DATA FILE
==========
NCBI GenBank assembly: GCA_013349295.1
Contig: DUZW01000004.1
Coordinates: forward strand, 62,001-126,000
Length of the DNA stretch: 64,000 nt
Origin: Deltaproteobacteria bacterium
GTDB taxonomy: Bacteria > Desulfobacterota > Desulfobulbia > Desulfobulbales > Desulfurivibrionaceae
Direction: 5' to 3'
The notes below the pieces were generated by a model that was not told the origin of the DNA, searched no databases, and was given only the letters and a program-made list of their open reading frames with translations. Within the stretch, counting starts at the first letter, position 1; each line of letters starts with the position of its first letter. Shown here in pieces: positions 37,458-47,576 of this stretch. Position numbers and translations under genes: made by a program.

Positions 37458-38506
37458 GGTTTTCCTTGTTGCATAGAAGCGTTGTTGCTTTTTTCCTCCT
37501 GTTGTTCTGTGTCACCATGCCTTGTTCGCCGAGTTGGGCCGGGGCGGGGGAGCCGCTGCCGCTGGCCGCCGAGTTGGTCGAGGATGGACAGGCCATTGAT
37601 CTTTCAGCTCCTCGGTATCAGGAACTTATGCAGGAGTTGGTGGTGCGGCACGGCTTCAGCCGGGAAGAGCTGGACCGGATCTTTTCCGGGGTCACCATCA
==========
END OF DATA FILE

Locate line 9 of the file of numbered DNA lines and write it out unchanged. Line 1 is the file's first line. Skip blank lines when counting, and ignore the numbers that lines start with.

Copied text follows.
Positions 37458-38506